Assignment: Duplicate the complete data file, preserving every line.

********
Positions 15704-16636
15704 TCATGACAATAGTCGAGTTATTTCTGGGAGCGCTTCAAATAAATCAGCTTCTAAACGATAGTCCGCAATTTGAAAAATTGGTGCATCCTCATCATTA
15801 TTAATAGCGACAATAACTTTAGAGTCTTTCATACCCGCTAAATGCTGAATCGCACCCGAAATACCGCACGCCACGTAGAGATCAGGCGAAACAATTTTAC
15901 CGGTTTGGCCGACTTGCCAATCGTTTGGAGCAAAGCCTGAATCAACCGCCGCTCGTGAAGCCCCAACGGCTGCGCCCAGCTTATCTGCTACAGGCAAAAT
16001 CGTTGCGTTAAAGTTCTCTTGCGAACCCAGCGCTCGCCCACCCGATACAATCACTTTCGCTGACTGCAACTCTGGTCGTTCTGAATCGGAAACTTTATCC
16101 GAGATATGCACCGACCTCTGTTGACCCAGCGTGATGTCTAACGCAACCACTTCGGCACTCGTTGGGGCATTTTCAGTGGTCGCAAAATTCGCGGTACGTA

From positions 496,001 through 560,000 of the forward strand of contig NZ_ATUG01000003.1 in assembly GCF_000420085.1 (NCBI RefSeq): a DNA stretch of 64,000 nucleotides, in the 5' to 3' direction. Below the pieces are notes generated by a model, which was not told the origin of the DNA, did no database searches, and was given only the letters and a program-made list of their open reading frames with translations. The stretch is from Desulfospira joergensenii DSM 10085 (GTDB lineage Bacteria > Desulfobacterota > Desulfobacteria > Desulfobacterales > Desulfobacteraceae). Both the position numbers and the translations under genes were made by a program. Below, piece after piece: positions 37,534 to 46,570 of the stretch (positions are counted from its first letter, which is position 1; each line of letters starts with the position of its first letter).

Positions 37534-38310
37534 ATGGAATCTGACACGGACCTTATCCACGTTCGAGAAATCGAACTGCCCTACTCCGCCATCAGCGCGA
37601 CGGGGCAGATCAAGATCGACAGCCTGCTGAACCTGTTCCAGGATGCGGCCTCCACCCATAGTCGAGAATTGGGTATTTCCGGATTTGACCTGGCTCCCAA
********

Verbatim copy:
Positions 15704-16636
15704 TCATGACAATAGTCGAGTTATTTCTGGGAGCGCTTCAAATAAATCAGCTTCTAAACGATAGTCCGCAATTTGAAAAATTGGTGCATCCTCATCATTA
15801 TTAATAGCGACAATAACTTTAGAGTCTTTCATACCCGCTAAATGCTGAATCGCACCCGAAATACCGCACGCCACGTAGAGATCAGGCGAAACAATTTTAC
15901 CGGTTTGGCCGACTTGCCAATCGTTTGGAGCAAAGCCTGAATCAACCGCCGCTCGTGAAGCCCCAACGGCTGCGCCCAGCTTATCTGCTACAGGCAAAAT
16001 CGTTGCGTTAAAGTTCTCTTGCGAACCCAGCGCTCGCCCACCCGATACAATCACTTTCGCTGACTGCAACTCTGGTCGTTCTGAATCGGAAACTTTATCC
16101 GAGATATGCACCGACCTCTGTTGACCCAGCGTGATGTCTAACGCAACCACTTCGGCACTCGTTGGGGCATTTTCAGTGGTCGCAAAATTCGCGGTACGTA

From positions 496,001 through 560,000 of the forward strand of contig NZ_ATUG01000003.1 in assembly GCF_000420085.1 (NCBI RefSeq): a DNA stretch of 64,000 nucleotides, in the 5' to 3' direction. Below the pieces are notes generated by a model, which was not told the origin of the DNA, did no database searches, and was given only the letters and a program-made list of their open reading frames with translations. The stretch is from Desulfospira joergensenii DSM 10085 (GTDB lineage Bacteria > Desulfobacterota > Desulfobacteria > Desulfobacterales > Desulfobacteraceae). Both the position numbers and the translations under genes were made by a program. Below, piece after piece: positions 37,534 to 46,570 of the stretch (positions are counted from its first letter, which is position 1; each line of letters starts with the position of its first letter).

Positions 37534-38310
37534 ATGGAATCTGACACGGACCTTATCCACGTTCGAGAAATCGAACTGCCCTACTCCGCCATCAGCGCGA
37601 CGGGGCAGATCAAGATCGACAGCCTGCTGAACCTGTTCCAGGATGCGGCCTCCACCCATAGTCGAGAATTGGGTATTTCCGGATTTGACCTGGCTCCCAA